Philanthropic Speaker series talk with guest speaker, Dr Pamala Wiepking, Assistant Professor at the Department of Sociology at the Erasmus University Rotterdam. Her research focuses on cross-national and interdisciplinary explanations of philanthropy and is funded by a veni grant from the Netherlands Scientific Organization. We present an overview of the academic literature on philanthropy, divided in two parts: 1. Who gives how much; 2. Why people give. In part 1 Dr Wiepking surveyed the literature on characteristics of individuals and households that are related to giving. In part 2, she identified eight mechanisms as the most important forces that drive giving: (1) awareness of need; (2) solicitation; (3) costs and benefits; (4) altruism; (5) reputation; (6) psychological benefits; (7) values; (8) efficacy. Her research evaluated the progress in the almost 500 studies they reviewed and suggested directions for future research on philanthropy.
ACSEP and the NUS Museum co-organized an Art Activism held in The Salon, National Museum of Singapore, as a parallel event of Singapore Biennale 2011. At this symposium, an audience of about 100 individuals listened to the inspiring stories of 4 south-east Asian artists, who shared how they used art as a medium to raise awareness of social issues and challenges and how to effectively, through art, engage in social intervention. Mr Tisna Sanjaya from Indonesia spoke on his efforts to clear a garbage dump site and build a cultural centre in its stead. Ms Alma Quinto from the Philippines touched the audience with her story of how she used art to bring about healing and reconciliation among marginalized communities of women and children. Mr Kamin Lertchaiprasert from Thailand talked about his project to create a cultural space for young alternative artists and social artists to dialogue, network and engage the public. And Mr Mark Salvatus from the Philippines shared how he used street art to engage communities from different parts of the world, getting them to reflect on their identities and their connections to material things and the environment. At the conclusion of the symposium, members of the audience were moved to reflect on how they could also engage in social intervention in the context of their own workspaces.
Ms Casey Wilson is a young American woman who through her personal travels in China gave her motivation to create Wokai, an SE program designed to help raise funds for livelihood programs for young women from the rural communities. The creation of Wokai is the culmination of her experiences working with young women who traveled far from rural communities to the cities to look for work and then finding out that many of them receive little money and suffer long hours at work with little chance for career development. The talk was also notable for the depth of participation by the audience, many of them students from China who were deeply interested to see how Wokai was helping their country in the areas of social enterprise and community development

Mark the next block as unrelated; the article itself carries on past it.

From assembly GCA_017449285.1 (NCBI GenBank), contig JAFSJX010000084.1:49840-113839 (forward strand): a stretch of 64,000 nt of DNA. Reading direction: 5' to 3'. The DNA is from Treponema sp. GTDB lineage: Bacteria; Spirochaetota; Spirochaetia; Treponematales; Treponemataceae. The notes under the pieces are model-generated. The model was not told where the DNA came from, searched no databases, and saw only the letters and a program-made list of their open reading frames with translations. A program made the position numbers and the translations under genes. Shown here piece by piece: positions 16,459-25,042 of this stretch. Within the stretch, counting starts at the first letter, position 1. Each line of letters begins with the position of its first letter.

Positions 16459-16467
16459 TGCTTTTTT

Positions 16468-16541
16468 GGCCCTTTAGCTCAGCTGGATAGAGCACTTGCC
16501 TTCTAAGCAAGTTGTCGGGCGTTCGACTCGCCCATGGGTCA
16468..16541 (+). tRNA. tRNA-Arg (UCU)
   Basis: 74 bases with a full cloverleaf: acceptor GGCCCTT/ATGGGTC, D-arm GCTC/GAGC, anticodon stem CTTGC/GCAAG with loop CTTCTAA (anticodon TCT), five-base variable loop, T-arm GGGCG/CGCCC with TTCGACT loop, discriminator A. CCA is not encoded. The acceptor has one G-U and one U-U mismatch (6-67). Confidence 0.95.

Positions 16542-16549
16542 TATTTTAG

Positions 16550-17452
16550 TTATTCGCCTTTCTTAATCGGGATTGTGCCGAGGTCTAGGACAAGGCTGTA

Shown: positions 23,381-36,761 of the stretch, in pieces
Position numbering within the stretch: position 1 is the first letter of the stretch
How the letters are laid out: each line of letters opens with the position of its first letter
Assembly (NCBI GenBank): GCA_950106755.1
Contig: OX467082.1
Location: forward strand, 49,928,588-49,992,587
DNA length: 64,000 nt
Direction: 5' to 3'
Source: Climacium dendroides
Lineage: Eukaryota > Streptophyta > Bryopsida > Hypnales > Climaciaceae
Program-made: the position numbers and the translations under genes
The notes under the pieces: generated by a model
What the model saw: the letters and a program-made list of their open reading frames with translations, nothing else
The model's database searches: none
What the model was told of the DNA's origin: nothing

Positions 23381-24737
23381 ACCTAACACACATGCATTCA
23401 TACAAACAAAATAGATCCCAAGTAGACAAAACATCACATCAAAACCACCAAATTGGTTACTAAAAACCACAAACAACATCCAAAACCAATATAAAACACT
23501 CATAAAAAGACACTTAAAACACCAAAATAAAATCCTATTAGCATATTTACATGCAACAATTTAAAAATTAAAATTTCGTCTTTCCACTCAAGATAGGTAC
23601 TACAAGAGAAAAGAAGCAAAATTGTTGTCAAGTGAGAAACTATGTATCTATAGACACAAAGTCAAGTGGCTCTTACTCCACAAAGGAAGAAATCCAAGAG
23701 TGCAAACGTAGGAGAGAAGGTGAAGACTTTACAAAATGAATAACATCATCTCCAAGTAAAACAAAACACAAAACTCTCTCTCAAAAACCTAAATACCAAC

This was an event facilitated by Eddy Chong from ACSEP and Ms Cindy Chng, a recently graduated NTU student and founder of an eco-travel agency in Singapore. Cindy was the Regional Youth Caucus of Singapore rep at the Commonwealth platform and recently appointed as the Deputy Regional Chair for the Commonwealth Youth Programme in Asia. In her capacity as Singapore rep in the Commonwealth Youth Leaders Conference held in Chandigarh in De the year before, she was asked to help facilitate a SE tour in Singapore from officials from the Department of Youth Development in Bangladesh and key representatives from various NGOs. Bangladesh faces an issue of high unemployment rates for the youths with 120 youths to 1 job. Hence the government, NGOs and civil society has been actively trying to assist youths with skills training and encouraging entrepreneurship. The presentation by NUS AIESEC student leader, Josh Toh introduced the Bangladesh delegates to AIESEC and the activities that the club organizes to facilitate the growth of interest and support for social entrepreneurship scene in Singapore. One of the key learning points that came from the presentation was the SE Befriender Scheme which drew interest in the crowd who were intrigued by how corporates can play their part in the value adding to social enterprises through AIESEC.
Anugraha is the founder of Global Citizens for Sustainable Development (GCSD), a non-profit organization based in Bangalore, India. To an engaged audience of about 20 students, Anugraha spoke on how youth today can play more positive roles as global citizens for effective development. In particular, he discussed the concept of sustainable development, and how youth voluntarism can be effectively tapped to attain this form of development. He also shared with the audience the various volunteer opportunities in India that GCSD offers. At the end of Anugraha’s sharing session, a number of students stepped forward to discuss these volunteer opportunities with him. One of these students, Sivaranjani Suresh, intends to lead a team of NUS students to India to work on a sustainable development project with GCSD. The planned project will focus on waste management for the agricultural sector in India.